Earth's hot streak continues for a record 11 months
Earth's record monthly heat streak has hit 11 months in a row—a record in itself.
The National Oceanic and Atmospheric Administration announced Tuesday that March's average global temperature of 54.9 degrees (12.7 degrees Celsius) was not only the hottest March, but continues a record streak that started last May.
According to NOAA climate scientist Jessica Blunden, the 11 heat records in a row smashes a streak of 10 set in 1944. Climate scientists say this is a result of El Nino, along with relentless, man-made global warming.
Blunden and Michael Mann at Penn State University worry that people will be desensitized to the drumbeat of broken records and will not realize the real effect they have on weather—for example, massive changes in what is supposed to be winter in the Arctic. Greenland had a record early start for its ice sheet melting. The Arctic had its smallest winter maximum for sea ice and it was the second smallest March snow cover for the Northern Hemisphere.
"It's becoming monotonous in a way," said Jason Furtado, a meteorology professor at the University of Oklahoma. "It's absolutely disturbing ... We're losing critical elements of our climate system."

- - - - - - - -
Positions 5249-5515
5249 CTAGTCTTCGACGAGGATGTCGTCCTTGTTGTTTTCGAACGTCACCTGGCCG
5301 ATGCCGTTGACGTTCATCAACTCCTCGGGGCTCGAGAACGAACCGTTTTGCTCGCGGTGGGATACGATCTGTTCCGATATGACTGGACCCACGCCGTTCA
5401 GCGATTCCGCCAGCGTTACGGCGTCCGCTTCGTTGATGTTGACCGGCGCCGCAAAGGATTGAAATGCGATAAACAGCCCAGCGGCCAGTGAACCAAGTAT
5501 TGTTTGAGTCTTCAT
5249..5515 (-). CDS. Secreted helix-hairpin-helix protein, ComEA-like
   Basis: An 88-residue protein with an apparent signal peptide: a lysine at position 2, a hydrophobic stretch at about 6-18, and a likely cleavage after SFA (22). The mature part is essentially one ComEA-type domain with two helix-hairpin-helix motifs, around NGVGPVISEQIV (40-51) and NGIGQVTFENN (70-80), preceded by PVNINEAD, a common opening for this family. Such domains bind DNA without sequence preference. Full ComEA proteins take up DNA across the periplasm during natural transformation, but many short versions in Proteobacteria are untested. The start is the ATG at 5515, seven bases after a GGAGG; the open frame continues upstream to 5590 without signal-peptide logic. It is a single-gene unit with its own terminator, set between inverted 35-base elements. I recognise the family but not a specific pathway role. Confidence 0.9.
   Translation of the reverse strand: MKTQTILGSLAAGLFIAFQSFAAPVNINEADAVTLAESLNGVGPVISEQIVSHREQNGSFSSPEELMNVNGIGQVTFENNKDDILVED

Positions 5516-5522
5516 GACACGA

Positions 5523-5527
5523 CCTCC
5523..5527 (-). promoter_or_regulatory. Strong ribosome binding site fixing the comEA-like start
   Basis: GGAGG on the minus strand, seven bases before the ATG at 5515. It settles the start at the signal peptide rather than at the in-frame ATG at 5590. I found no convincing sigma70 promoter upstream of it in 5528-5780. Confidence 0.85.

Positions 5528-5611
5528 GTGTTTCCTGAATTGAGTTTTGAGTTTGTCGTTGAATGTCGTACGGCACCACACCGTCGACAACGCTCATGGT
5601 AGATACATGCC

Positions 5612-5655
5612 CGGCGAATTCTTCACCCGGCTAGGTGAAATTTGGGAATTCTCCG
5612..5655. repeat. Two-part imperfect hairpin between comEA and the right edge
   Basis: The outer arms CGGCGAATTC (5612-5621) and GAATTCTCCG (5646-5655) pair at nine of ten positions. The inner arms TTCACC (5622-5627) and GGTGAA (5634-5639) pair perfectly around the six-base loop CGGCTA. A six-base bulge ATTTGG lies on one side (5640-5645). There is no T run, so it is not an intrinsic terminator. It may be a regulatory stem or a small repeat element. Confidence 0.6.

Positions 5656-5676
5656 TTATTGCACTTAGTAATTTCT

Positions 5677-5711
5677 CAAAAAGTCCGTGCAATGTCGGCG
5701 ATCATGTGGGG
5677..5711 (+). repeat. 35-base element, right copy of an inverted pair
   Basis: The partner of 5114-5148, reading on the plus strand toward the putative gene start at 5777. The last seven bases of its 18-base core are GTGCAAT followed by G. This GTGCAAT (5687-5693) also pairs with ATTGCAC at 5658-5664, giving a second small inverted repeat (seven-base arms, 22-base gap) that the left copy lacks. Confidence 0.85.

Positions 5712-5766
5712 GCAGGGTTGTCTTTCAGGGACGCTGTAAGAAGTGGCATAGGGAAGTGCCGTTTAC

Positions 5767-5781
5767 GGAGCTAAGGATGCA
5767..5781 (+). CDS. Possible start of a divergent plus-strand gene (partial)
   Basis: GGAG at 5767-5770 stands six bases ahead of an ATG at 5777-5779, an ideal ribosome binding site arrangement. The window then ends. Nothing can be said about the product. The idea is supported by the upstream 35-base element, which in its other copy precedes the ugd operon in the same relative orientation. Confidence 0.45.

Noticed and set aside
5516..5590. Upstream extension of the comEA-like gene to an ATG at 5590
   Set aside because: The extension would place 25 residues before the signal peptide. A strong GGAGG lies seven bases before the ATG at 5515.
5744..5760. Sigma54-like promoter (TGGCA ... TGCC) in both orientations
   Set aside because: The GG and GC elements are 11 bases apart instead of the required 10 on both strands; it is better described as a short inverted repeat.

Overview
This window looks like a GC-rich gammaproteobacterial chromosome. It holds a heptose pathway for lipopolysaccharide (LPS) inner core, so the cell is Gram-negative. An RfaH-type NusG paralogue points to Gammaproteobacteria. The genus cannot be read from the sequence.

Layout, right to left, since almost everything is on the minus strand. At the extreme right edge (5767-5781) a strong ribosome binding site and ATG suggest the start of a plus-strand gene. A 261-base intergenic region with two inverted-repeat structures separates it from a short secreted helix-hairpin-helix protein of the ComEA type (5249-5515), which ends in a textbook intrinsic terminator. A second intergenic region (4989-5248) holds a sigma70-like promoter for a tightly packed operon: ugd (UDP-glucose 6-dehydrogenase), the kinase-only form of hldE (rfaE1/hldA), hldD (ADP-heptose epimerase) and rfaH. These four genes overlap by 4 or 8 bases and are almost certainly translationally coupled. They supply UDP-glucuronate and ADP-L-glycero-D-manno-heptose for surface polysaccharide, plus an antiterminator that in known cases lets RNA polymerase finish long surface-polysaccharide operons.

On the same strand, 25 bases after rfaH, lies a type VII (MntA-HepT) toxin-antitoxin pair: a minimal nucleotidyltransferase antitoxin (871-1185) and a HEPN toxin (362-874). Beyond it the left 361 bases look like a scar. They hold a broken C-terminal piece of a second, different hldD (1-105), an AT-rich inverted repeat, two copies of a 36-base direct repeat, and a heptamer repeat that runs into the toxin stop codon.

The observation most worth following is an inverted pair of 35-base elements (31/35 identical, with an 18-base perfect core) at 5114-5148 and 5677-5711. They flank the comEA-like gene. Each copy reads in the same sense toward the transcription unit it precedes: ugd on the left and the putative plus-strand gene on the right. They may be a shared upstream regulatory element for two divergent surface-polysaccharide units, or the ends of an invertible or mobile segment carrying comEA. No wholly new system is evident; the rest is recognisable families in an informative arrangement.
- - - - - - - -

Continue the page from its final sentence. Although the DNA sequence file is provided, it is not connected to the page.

March was 2.2 degrees (1.2 degrees Celsius) warmer than the 20th-century average. That's a record amount above average for any month, breaking the mark set only the month before. Africa and the Indian Ocean were especially warm, Blunden said.
The first three months of the year were 2.07 degrees warmer than normal (1.15 degrees Celsius) and half a degree (0.28 degrees Celsius) warmer than the previous record start, set last year.
Beyond NOAA, NASA, the Japanese weather agency and satellite tracking measurements have reported that March was a record hot month. Blunden said there's a good chance April will mark a solid year of records. Eventually, she said, the record setting streak will come to an end as the El Nino dissipates.
El Nino, a warming of parts of the Pacific which changes weather worldwide, tends to push global temperatures up. La Nina, its cooling flip side, is forecast for later this year.
For NOAA, this is the 37th time monthly heat records have been broken since the year 2000, but it has been more than 99 years since the last time a global cold record has been set.
NOAA records go back to 1880.
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